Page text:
Importance: Concomitant urinary tract infection (UTI) is a frequent concern in febrile infants with bronchiolitis, with a prior meta-analysis suggesting a prevalence of 3.3%. However, the definition of UTI in these studies has generally not incorporated urinalysis (UA) results. Objective: To conduct a systematic review and meta-analysis examining the prevalence of UTI in infants with bronchiolitis when positive UA results are incorporated into the UTI definition. Data Sources: Medline (1946-2017) and Ovid EMBASE (1976-2017) through August 2017 and bibliographies of retrieved articles. Study Selection: Studies reporting UTI prevalence in bronchiolitis. Data Extraction: Data were extracted in accordance with meta-analysis of observational studies in epidemiology guidelines via independent abstraction by multiple investigators. Random-effects models generated a weighted pooled event rate with corresponding 95% confidence intervals. Main Outcomes and Measures: Prevalence of UTI. Results: We screened 477 unique articles by abstract, with full-text review of 30 studies. Eighteen bronchiolitis studies reported a UTI prevalence and 7 of these reported UA data for inclusion in the meta-analysis. The overall reported prevalence of UTI in bronchiolitis from these 18 studies was 3.1% (95% CI, 1.8%-4.6%). With the addition of positive UA results (defined as the presence of pyuria or nitrites) as a diagnostic criterion, the prevalence of UTI as reported in the 7 studies in bronchiolitis was 0.8% (95% CI, 0.3%-1.4%). Sensitivity analyses yielded similar results, including for infants younger than 90 days. Heterogeneous definitions of UTI and UA criteria introduced uncertainty into prevalence estimates. Conclusions and Relevance: When a positive UA result is added as a diagnostic criterion, the estimated prevalence of concomitant UTI is less than recommended testing thresholds for bronchiolitis.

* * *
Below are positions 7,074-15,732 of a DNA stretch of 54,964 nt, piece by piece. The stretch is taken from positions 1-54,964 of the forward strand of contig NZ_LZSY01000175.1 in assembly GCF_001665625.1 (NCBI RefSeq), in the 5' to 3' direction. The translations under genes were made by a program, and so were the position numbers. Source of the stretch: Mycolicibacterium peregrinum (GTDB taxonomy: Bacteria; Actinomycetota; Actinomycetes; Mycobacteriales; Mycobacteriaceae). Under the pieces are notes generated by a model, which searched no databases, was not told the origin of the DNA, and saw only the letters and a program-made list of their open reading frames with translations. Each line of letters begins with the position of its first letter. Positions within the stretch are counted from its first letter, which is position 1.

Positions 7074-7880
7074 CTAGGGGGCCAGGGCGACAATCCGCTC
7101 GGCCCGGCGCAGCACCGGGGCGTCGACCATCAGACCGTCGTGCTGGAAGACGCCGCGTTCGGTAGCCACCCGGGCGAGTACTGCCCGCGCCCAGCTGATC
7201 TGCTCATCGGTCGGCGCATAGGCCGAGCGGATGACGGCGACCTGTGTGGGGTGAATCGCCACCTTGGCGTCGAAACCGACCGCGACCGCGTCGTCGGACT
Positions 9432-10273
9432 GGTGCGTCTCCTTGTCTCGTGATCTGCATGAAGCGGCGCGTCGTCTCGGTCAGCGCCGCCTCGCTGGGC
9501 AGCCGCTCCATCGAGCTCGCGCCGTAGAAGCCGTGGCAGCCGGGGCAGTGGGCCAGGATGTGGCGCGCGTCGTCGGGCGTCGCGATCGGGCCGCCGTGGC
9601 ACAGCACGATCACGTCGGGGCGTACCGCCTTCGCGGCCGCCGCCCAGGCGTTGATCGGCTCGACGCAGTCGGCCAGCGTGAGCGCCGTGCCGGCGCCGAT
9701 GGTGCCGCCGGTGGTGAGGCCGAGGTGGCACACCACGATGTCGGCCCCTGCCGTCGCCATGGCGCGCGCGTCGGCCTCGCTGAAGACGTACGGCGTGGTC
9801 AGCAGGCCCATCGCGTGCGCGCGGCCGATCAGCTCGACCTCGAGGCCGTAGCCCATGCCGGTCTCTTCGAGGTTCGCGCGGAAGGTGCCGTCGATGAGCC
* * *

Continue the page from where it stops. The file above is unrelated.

ASJC Scopus subject areas
- Pediatrics, Perinatology, and Child Health